Harman: It’s important because we have to know as much as we can about our patients to keep them healthy. It's a challenge because physicians use many different electronic medical records (EMRs). In our region we have a health information exchange (HIE) which has been moderately successful. We need to be able to hit the ground running and to be efficient in caring for patients, and better interoperability helps with this.
Greenway: What advice do you have for providers who may be considering a new practice model, such as an ACO or IPA?
Harman: Based on our experience with physician-run ACOs, we feel that's the best model. There are obviously some very successful hospital ACOs, but in general, the physician-led ACOs are probably more successful.
If you want to be in a physician-run ACO, look at the high-quality and low-cost physician groups in your area and talk with them about a partnership. We weren’t in the habit of partnering with other practices before we started our ACO, and now that’s something that has become important to us. We’ve made friends with some of our former rivals and have worked together on population health. That’s been an amazing change.
Greenway: What’s in store for your practice for the remainder of 2019?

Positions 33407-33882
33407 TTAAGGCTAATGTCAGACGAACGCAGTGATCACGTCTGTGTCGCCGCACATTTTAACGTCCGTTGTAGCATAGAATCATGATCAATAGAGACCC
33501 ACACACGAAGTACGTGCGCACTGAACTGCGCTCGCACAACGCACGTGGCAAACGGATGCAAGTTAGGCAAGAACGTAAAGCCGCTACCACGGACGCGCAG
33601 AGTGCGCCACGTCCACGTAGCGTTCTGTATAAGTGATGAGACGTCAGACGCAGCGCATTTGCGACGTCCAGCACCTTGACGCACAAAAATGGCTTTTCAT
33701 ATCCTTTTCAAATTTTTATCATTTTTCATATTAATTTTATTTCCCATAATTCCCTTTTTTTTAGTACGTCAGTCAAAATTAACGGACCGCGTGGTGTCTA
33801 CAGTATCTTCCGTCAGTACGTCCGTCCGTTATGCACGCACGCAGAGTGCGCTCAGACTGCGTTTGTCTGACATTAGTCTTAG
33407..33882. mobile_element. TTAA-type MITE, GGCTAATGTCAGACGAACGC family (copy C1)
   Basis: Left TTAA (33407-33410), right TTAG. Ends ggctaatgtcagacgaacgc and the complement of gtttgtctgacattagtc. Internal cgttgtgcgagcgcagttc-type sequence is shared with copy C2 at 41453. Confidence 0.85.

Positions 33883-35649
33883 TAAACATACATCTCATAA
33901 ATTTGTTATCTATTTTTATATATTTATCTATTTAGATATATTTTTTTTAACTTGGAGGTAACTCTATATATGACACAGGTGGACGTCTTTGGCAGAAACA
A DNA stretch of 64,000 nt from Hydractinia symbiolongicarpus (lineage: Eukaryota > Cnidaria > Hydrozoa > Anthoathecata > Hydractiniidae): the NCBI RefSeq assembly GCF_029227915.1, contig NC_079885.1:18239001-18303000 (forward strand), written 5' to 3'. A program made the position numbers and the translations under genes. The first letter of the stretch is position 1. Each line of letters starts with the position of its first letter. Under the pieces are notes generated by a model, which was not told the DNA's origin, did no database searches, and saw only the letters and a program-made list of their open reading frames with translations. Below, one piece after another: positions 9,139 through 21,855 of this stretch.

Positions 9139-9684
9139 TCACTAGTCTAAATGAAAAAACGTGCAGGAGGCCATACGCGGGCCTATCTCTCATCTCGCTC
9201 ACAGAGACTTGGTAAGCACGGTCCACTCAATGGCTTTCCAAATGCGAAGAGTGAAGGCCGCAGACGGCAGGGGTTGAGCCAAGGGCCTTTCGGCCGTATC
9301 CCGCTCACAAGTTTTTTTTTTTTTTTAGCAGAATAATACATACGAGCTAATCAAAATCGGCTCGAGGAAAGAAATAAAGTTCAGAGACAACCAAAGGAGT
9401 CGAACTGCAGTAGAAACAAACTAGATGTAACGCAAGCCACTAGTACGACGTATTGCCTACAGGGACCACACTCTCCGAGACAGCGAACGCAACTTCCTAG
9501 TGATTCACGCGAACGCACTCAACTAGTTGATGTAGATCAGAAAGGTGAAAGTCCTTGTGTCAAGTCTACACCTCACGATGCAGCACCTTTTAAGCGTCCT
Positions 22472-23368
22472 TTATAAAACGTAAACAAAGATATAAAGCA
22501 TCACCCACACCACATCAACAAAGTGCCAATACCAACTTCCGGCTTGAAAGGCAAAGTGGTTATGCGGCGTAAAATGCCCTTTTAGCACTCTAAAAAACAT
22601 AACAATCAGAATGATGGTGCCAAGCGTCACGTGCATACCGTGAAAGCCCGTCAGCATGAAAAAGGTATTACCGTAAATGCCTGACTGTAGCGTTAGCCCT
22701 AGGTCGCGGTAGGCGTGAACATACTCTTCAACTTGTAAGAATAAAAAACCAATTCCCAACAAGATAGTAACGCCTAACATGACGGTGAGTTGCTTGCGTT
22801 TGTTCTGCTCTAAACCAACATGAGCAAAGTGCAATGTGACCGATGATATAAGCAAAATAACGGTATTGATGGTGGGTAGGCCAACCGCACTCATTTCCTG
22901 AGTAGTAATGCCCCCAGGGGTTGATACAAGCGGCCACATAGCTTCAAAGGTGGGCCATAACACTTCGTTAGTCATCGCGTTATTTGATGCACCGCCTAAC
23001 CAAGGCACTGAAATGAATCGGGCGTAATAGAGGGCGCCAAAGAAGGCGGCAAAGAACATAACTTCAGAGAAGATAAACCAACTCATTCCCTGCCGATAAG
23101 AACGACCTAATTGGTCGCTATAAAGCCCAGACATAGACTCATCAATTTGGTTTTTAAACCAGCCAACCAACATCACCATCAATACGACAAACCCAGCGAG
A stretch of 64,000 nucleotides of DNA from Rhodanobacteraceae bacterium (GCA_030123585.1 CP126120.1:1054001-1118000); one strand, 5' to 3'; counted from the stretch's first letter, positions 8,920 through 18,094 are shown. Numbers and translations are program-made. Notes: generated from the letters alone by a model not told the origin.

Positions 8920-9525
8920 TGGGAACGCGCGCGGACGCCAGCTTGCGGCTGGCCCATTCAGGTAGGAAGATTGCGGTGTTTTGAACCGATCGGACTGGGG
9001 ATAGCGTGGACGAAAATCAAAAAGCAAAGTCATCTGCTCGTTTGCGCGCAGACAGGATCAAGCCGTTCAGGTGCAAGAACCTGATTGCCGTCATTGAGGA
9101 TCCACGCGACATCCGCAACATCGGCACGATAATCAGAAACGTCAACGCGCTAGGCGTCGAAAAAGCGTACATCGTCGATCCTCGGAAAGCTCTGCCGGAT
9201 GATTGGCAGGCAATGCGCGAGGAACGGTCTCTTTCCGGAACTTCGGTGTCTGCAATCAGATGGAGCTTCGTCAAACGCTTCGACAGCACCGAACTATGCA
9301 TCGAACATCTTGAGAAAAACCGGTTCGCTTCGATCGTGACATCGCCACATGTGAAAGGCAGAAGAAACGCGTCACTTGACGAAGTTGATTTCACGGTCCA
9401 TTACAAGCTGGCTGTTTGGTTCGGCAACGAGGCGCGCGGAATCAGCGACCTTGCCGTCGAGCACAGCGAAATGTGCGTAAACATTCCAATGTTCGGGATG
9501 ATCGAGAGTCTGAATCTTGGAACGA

Harman: We are trying to expand to have a bigger patient footprint, so that we can have more clout with contract negotiations in our region. There's been a big merger in our market, something that's happening across the country. To remain independent, you must have some size to your practice, or at least partner with other groups.
We also are entering into a clinically integrated network (CIN) with another big group that is also providing high-quality, low-cost care. We’ve had experience over the years with that concept and I think that puts us in a good position to move forward. It will give us a little bit more clout with negotiations.
Continual practice improvement is also an important goal for us. That’s why we’re also looking at adding a behavioral health program to hopefully reduce the need for emergency room visits, and thereby, hospitalizations. We have to meet the metrics of all the shared savings plans we have, but you know, then we want to look outside the box and say, "OK, you guys are making us do this, but what's the most clinically relevant things that we can do on our own to improve care and lower cost?"